Civil rights groups say Philly’s understaffed, violent jail system is in contempt of court

The Philadelphia Inquirer, 04/08/24: “Nearly two years after the city of Philadelphia settled a federal class-action lawsuit over a jail system so understaffed that prisoners were stuck in their cells 23 hours a day or more, the staffing crisis is worse than ever, advocates say.

Now, civil rights groups representing the more than 4,600 people incarcerated in the Northeast Philadelphia jail complex say the city should be held in contempt for its “pattern of systemic violations of the constitutional rights” of prisoners.

The contempt motion, filed in U.S. District Court in Philadelphia Monday, seeks $5 per prisoner per day in damages until two baseline conditions are met: correctional officer vacancies are reduced to 30% of budgeted positions and all prisoners are getting at least an hour a day out of their cells. That roughly $23,700 in daily fines, proposed to be payable directly to incarcerated people upon their release, would far exceed any sanction so far imposed during the lawsuit.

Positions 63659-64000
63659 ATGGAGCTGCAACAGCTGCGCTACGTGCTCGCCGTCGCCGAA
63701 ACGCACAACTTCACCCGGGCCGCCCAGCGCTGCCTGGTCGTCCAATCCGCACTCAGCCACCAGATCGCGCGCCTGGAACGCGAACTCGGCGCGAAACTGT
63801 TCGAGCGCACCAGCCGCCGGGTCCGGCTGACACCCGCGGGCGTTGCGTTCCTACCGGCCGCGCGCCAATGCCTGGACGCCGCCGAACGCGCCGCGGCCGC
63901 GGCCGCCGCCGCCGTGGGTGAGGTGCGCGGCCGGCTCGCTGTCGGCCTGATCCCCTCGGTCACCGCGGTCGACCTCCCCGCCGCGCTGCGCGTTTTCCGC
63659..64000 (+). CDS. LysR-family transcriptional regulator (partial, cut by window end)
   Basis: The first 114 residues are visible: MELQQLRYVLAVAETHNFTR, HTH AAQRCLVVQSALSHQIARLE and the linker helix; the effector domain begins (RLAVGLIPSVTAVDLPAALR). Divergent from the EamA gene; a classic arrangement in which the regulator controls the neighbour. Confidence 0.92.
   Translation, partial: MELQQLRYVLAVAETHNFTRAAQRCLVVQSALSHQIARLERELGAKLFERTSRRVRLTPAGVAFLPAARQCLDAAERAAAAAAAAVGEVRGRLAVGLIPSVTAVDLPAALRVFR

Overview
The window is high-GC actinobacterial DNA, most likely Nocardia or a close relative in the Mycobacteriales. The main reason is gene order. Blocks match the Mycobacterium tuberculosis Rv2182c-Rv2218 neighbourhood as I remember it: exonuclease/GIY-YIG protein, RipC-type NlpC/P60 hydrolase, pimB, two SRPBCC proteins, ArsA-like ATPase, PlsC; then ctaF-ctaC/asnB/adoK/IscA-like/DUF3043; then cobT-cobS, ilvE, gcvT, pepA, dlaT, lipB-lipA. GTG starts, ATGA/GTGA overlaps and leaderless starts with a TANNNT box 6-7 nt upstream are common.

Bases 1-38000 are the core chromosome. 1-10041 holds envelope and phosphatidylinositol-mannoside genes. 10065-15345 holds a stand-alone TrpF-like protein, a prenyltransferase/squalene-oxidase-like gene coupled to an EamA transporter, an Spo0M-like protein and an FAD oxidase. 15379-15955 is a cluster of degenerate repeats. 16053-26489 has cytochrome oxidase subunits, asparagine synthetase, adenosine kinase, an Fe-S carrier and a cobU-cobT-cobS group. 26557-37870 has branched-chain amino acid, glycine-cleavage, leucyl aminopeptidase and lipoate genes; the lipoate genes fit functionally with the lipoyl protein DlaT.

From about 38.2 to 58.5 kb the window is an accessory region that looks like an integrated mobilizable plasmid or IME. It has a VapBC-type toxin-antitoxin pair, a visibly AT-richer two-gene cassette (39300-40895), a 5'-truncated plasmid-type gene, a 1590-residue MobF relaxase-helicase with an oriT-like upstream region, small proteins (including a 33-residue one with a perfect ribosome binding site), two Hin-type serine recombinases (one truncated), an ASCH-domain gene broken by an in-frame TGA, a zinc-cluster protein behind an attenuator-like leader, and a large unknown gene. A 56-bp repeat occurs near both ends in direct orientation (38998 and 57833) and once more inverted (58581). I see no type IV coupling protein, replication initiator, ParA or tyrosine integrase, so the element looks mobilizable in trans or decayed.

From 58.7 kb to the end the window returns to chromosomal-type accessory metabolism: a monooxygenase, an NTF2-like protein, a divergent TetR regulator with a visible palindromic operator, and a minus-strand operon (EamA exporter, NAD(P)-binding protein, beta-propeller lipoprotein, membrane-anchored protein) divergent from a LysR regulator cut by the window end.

But lawyers for the Pennsylvania Institutional Law Project, Abolitionist Law Center, and for the civil rights law firm Kairys Rudovsky Messing Feinberg & Lin LLP say a hefty fine is warranted, given the harrowing conditions they say people in the jails are enduring.

David Rudovsky, one of the lawyers handling the case, said the proposed sanction aims to inspire the urgency the situation demands. ‘It’s been going on so long, with so many deprivations, that action has to be taken immediately on these issues.’”

Read the full article here.